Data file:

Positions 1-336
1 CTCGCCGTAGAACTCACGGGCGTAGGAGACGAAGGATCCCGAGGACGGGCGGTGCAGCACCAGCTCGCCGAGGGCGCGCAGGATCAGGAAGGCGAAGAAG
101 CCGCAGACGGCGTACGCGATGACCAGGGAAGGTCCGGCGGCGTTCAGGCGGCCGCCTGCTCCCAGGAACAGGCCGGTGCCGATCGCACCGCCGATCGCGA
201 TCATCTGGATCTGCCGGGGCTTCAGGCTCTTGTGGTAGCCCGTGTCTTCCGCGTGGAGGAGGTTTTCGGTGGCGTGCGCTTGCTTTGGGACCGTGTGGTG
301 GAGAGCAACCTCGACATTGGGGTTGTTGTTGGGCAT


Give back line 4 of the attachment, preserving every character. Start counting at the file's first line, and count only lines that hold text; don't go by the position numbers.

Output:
201 TCATCTGGATCTGCCGGGGCTTCAGGCTCTTGTGGTAGCCCGTGTCTTCCGCGTGGAGGAGGTTTTCGGTGGCGTGCGCTTGCTTTGGGACCGTGTGGTG